Defence Minister Anna Soubry has offered her support to her under-fire Tory colleague Lord Freud after he was attacked for comments about disabled workers.
Speaking to a Conservative councillor, he suggested certain disabled workers were "not worth" the national minimum wage.
But Ms Soubry said his words had been "taken out of context" and that Lord Freud was "one of the kindest and most compassionate of people".
She told BBC Radio 4: ""It is a real problem we have now in British politics where people take something, often out of context, spin it around, stick it in the internet on social media, and suddenly there is a flurry ... I'm not going to play that game."
A Labour spokesman has said Welfare Minister Lord Freud's apology over his comments on disabled workers is "not the end of the matter".
"It was he who said some disabled people are 'not worth the full wage' and it was he who suggested paying people just £2 an hour," the spokesman said.
"In fact he said he would go away to look at this issue, suggesting that this Government would consider it. Someone holding these views shouldn't be in government," he added.
The views expressed by Conservative Lord Freud relating to the wages of disabled workers are "completely unacceptable", the Liberal Democrats said.
A party spokesman said: "The views expressed by Lord Freud are completely unacceptable.
"The Liberal Democrats are proud to have raised the minimum wage repeatedly in Government and will resist any attempt to cut it for anybody, not least the disabled."
But the party said it for the Prime Minister David Cameron to decide whether the welfare minister should resign.
"Conservative ministerial appointments are a matter for the Prime Minister," the spokesperson said.
Charities which work to support disabled people have condemned comments made by Lord Freud.
Clare Pelham, chief executive of Leonard Cheshire Disability, said: "We are dismayed at the comments attributed to a Government minister that disabled people could be paid at below the minimum wage because they are `not worth the full wage'.
"Suggesting that some people should be paid at below the minimum wage - the level that society has decided is the very minimum that anyone should expect - is deeply saddening and ill-informed."
And Dan Scorer, head of policy at Mencap, told BBC Radio 4's World at One he was "shocked" by Lord Freud's comments.
Mr Scorer said: "We fundamentally disagree with what he is proposing, which is that disabled people should be paid less than other workers, less than the minimum wage, because they have a disability.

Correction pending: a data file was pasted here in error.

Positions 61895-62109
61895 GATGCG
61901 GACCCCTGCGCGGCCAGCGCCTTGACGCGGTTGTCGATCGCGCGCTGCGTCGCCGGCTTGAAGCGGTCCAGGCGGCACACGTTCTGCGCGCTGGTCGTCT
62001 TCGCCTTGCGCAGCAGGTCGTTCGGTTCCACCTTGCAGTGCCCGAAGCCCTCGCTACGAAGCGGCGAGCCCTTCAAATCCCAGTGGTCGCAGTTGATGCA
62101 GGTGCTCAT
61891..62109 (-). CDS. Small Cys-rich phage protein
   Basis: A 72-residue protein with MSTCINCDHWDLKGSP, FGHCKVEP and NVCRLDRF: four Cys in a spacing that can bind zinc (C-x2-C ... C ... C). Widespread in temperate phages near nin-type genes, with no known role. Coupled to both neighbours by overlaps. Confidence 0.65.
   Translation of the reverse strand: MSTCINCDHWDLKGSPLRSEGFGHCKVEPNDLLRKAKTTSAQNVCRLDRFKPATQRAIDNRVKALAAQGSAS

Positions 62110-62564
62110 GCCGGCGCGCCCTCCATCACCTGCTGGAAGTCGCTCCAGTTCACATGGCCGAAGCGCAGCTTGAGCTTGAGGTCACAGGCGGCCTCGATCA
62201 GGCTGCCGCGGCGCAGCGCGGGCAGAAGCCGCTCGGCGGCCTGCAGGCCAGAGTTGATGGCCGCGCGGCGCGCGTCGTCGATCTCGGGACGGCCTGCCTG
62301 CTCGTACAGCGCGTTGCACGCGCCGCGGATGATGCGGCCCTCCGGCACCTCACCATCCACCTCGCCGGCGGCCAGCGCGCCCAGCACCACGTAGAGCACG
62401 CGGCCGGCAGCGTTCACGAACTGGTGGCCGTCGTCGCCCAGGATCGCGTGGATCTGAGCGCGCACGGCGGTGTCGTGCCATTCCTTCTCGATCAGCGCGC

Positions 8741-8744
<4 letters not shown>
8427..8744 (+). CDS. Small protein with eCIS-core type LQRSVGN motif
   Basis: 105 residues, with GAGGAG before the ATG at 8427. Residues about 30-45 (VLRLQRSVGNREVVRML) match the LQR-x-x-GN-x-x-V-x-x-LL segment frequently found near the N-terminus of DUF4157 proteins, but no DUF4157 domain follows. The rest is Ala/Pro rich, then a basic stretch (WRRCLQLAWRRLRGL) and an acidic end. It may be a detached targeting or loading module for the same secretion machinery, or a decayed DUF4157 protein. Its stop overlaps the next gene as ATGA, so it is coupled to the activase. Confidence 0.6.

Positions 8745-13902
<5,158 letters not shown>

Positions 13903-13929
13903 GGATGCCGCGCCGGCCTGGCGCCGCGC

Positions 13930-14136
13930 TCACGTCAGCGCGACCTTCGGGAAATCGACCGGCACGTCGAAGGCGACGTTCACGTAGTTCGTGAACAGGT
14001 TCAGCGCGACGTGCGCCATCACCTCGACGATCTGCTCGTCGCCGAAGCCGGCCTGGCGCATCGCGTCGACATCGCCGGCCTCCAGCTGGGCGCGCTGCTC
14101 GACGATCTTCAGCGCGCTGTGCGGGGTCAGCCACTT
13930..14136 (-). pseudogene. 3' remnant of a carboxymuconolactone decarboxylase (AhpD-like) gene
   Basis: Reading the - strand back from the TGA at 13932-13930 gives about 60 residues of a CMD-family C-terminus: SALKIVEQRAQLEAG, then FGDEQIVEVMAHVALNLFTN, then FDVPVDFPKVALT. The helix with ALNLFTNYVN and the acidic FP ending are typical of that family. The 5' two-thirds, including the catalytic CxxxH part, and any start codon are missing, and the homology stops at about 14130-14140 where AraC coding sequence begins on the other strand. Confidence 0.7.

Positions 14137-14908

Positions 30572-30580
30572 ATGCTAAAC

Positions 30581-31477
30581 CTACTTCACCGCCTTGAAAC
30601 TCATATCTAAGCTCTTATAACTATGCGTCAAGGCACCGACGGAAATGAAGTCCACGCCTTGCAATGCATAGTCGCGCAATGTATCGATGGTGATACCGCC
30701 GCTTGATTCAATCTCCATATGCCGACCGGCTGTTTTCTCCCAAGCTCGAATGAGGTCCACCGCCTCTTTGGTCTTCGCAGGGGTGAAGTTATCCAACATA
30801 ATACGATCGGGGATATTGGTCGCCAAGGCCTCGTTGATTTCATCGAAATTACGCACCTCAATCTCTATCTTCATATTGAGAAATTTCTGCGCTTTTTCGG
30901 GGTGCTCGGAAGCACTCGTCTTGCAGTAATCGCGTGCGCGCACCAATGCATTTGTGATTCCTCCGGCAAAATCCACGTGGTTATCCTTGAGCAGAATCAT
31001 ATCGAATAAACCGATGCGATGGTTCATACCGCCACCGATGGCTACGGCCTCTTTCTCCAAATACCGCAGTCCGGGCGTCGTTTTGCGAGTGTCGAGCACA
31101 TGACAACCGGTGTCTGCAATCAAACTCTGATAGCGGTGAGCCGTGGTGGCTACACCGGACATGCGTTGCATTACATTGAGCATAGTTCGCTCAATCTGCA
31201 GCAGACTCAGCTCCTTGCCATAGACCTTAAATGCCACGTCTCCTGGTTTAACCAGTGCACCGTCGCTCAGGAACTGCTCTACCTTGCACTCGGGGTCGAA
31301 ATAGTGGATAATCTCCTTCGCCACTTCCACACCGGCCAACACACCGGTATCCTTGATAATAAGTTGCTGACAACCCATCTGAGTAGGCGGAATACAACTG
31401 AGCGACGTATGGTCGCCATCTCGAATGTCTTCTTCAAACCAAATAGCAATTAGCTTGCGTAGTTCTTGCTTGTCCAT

"The whole point of the minimum wage is that it sets a minimum amount that people can be paid, a value for work, and Lord Freud seems to be saying that the work that disabled people do has less value than the rest of the population.
"I think he needs to very seriously consider his position after making these comments."
Welfare Reform Minister Lord Freud has issued a "full and unreserved apology" after suggesting that some disabled people are "not worth" the minimum wage.
The Conservative peer said he had been "foolish" in "accepting the premise" of a question posed to him during a fringe event at the Conservative Party conference last month.
I would like to offer a full and unreserved apology. I was foolish to accept the premise of the question. To be clear, all disabled people should be paid at least the minimum wage, without exception, and I accept that it is offensive to suggest anything else. I care passionately about disabled people. I am proud to have played a full part in a Government that is fully committed to helping disabled people overcome the many barriers they face in finding employment. I am profoundly sorry for any offence I have caused to any disabled people.
Think tank The Adam Smith Institute has defended Lord Freud's comments regarding disabled workers.
Sam Bowman, research director, said the Conservative welfare minister had been "shamefully mistreated" by Labour leader Ed Miliband, who has called for Freud to resign after he suggested some disabled workers are "not worth" the full minimum wage.
Mr Bowman said: "His (Freud's) point was that the market value of some people’s wages is below the minimum wage. This is often true of the severely disabled and can have appalling consequences for their self-esteem and quality of life."
He added: "To point out that someone’s market value is less than minimum wage has nothing to do with their moral value as human beings.
"Freud’s point was that we should help people in this situation by allowing them to find jobs paying below the minimum wage and topping up their pay directly to make up the difference."
Lord Freud should be helping more disabled people into work not questioning their contribution, Richard Kramer, deputy chief of national disability charity Sense, has said.
Lord Freud says the disabled aren't worth the min wage-he should be helping more disabled pple into work not questioning their contribution
A senior No 10 source said the Prime Minister will want to hear the "full context" of comments made by Lord Freud in relation to disabled workers.
Labour leader Ed Miliband has called for the Tory welfare minister to resign after he suggested some disabled workers are "not worth" the full minimum wage at a Conservative Party Conference fringe event last month.
"I think it's fair to say that the Prime Minister will want to hear the full context of what happened and he will also want to hear what Lord Freud will say about it," the No 10 source said.
Ed Miliband has called for Tory Lord Freud to resign after he suggested some disabled workers are 'not worth' the full minimum wageRead the full story ›